Paperback - 230 pages new edition (28 September, 2000) expected price £6.40 Buy This Book
The Inside Track by Alan Potts
Considering how many people like to have a bet, there are relatively few good books about the gambling. True, there do exist slim volumes of esoteric mathematically-based rhetoric of the sort that make the outpourings of Einstein and Russell seem like pulp fiction, but accessible, interesting books about punting are few and far between. This makes Alan Potts's book all the more refreshing. There are sections covering flat racing and jumping, and also detailed discussion of all-weather racing and the world of spread betting.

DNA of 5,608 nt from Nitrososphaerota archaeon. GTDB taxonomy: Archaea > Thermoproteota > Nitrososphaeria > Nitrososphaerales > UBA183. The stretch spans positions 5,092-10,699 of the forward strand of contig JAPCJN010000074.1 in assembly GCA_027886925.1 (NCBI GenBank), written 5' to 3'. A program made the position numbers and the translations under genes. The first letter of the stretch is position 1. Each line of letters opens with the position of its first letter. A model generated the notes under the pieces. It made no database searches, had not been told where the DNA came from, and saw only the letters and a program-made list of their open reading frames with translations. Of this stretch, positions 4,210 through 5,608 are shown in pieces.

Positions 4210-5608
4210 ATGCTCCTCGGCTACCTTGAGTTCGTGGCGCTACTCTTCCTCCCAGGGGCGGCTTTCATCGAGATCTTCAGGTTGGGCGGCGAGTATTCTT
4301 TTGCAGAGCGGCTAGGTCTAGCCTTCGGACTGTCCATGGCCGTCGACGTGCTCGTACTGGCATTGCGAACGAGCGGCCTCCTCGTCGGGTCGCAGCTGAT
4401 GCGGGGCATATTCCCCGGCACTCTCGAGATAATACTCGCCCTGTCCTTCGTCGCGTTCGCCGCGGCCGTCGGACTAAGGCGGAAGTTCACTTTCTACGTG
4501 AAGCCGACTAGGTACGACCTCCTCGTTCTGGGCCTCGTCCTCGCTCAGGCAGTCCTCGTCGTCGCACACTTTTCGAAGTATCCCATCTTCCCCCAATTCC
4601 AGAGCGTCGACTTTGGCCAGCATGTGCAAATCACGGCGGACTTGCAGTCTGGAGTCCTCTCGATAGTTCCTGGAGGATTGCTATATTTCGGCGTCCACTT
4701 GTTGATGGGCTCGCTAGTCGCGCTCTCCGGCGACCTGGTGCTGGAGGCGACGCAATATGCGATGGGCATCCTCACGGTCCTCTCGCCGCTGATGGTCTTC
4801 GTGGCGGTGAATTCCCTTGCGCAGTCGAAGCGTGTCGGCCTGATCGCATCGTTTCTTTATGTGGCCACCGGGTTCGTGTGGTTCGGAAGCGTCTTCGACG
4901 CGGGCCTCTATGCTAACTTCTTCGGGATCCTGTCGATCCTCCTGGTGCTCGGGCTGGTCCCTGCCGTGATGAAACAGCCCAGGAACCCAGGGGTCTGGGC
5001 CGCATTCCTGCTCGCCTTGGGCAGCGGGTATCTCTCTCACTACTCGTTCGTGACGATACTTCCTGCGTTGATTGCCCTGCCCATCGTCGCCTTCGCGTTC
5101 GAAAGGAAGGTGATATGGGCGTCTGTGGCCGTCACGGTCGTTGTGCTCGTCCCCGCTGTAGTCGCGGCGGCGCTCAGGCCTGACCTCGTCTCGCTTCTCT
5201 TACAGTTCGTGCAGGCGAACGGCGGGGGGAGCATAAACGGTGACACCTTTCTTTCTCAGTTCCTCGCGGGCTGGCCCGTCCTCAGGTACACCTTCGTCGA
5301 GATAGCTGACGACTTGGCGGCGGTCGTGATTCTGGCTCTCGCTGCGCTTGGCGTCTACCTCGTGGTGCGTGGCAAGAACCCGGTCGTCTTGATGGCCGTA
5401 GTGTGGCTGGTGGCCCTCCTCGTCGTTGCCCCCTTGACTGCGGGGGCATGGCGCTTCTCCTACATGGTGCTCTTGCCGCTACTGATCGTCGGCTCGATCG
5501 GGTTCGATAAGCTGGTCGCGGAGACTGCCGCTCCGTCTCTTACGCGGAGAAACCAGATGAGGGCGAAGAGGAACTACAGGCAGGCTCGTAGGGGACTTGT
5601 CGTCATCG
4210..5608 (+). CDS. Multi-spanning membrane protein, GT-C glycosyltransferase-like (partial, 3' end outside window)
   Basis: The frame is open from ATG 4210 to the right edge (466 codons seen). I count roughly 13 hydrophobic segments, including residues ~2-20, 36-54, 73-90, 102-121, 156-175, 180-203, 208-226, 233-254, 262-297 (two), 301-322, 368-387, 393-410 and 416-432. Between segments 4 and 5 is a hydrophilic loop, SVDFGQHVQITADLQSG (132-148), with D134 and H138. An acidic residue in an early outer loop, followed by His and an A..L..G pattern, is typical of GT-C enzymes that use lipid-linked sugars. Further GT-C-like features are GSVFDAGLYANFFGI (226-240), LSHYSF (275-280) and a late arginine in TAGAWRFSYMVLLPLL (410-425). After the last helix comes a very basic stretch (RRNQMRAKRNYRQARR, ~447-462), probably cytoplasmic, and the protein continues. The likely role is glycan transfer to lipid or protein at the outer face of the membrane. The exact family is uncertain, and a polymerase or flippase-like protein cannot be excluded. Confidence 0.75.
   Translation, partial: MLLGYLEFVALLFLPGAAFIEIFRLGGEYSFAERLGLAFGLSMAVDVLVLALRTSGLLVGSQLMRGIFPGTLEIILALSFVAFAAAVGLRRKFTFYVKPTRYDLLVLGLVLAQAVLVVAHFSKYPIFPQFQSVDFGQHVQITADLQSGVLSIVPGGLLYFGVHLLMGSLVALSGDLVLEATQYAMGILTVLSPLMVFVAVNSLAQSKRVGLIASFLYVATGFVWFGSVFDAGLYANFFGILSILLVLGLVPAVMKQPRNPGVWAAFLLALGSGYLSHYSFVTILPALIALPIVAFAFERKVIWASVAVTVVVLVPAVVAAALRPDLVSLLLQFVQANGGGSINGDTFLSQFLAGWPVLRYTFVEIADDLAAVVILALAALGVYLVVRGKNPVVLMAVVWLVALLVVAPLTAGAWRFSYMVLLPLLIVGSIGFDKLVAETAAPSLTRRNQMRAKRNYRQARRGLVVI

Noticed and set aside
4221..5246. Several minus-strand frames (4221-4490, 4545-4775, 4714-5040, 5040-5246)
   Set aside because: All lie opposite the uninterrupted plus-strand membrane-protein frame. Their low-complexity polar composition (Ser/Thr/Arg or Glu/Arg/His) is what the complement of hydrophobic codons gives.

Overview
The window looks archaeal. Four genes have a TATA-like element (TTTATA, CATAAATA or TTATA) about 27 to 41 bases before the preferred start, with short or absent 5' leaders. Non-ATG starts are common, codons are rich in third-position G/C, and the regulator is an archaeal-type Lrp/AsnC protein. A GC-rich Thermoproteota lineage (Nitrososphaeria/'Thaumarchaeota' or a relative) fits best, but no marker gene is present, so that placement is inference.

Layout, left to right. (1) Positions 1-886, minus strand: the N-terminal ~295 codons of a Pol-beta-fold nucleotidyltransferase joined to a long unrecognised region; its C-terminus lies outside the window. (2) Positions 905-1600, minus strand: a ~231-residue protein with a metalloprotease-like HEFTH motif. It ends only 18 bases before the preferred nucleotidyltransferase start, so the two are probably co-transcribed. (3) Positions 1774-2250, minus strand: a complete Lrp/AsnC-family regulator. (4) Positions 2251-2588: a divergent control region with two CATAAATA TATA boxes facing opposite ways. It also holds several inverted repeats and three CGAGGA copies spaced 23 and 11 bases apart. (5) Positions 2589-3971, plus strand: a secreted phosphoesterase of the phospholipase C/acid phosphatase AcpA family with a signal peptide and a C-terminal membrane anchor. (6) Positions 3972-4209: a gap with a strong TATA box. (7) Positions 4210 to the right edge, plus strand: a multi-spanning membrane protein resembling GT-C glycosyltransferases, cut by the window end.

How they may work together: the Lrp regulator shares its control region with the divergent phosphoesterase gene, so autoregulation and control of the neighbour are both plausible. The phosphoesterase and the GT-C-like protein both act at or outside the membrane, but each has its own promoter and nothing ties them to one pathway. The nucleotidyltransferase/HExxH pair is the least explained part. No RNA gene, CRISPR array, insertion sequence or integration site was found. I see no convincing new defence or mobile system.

Hardcover - 255 pages (1 June, 1998) expected price £18.00 Buy This Book
Betting for a Living by Nick Mordin
From an author who devises and tests his own systems, this book describes how, during the winter of 1991/2, he applied his ideas at the racetrack and took over £1000 per month from bookmakers. It details the exact methods he used and explains the precise reasons behind every bet made.
Hardcover - 320 pages (16 November, 1992) expected price £18.00Buy This Book
The Boss by John Budden
The sudden death of Gordon W Richards in October 1998 brought a premature end to a legendary training career which had seen him rise from obscurity to national fame as a master of his profession. Consigned to racing's scrap-heap with a broken back at the age of 29, he scraped a living as a livery stable proprietor and horse-dealer in a remote part of Northumberland until, five years later, he 'discovered' Playlord and a new dawn broke.